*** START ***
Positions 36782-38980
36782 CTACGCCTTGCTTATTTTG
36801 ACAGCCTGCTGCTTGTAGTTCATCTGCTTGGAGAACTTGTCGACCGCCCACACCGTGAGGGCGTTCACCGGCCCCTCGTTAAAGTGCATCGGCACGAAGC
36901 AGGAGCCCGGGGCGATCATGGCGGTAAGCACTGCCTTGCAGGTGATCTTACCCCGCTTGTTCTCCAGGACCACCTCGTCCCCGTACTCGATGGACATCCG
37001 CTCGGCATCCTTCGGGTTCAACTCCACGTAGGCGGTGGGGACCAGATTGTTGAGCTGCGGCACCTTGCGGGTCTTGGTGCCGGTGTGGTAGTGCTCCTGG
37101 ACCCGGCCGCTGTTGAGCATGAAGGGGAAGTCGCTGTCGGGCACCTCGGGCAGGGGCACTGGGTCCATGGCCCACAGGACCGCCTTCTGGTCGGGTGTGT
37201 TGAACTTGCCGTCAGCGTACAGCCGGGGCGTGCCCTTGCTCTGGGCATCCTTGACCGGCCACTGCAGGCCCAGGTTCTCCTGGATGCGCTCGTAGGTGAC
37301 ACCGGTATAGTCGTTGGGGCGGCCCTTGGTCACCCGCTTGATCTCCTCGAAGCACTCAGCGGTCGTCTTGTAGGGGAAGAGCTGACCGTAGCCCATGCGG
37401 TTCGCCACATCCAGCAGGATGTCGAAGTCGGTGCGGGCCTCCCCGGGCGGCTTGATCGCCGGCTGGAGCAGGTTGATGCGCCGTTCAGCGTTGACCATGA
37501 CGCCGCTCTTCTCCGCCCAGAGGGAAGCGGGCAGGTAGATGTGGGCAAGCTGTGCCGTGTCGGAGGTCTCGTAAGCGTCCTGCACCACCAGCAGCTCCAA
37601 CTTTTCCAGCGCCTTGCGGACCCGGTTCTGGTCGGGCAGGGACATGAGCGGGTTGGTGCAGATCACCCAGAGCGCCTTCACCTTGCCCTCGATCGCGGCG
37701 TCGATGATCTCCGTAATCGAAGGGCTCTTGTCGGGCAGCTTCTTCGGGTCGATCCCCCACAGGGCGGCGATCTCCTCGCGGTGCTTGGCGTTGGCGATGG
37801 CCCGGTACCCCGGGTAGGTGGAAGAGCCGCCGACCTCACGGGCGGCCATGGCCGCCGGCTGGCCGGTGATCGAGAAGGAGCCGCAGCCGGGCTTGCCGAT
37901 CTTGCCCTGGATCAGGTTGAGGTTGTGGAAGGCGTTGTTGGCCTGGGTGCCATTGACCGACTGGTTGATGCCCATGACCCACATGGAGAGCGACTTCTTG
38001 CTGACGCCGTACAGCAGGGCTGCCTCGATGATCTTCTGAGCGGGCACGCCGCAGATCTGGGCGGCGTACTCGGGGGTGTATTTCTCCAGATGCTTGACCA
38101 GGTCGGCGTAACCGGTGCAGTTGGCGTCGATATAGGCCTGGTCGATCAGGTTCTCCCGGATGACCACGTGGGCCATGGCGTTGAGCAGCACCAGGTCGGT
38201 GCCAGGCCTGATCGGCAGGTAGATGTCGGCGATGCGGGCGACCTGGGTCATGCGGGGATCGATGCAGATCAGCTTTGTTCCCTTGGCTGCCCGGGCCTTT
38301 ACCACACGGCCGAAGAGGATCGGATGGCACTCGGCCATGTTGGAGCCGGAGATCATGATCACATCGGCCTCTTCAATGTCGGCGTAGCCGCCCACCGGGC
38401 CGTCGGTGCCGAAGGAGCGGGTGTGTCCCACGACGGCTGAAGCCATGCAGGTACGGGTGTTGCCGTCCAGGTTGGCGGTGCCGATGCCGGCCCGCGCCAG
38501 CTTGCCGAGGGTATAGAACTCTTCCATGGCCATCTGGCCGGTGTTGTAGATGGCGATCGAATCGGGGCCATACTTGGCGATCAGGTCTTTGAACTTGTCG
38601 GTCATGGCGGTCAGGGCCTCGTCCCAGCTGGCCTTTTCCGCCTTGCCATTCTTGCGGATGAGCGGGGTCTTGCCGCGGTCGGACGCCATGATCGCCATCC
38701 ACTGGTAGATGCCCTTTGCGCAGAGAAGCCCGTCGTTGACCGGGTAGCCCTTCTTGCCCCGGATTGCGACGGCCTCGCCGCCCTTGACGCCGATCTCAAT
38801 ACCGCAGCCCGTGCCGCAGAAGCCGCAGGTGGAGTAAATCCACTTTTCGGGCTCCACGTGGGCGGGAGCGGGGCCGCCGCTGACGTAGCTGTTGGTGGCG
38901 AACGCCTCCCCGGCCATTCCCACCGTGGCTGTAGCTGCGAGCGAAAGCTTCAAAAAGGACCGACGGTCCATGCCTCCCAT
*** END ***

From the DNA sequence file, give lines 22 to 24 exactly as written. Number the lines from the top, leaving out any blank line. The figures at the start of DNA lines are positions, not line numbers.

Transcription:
38701 ACTGGTAGATGCCCTTTGCGCAGAGAAGCCCGTCGTTGACCGGGTAGCCCTTCTTGCCCCGGATTGCGACGGCCTCGCCGCCCTTGACGCCGATCTCAAT
38801 ACCGCAGCCCGTGCCGCAGAAGCCGCAGGTGGAGTAAATCCACTTTTCGGGCTCCACGTGGGCGGGAGCGGGGCCGCCGCTGACGTAGCTGTTGGTGGCG
38901 AACGCCTCCCCGGCCATTCCCACCGTGGCTGTAGCTGCGAGCGAAAGCTTCAAAAAGGACCGACGGTCCATGCCTCCCAT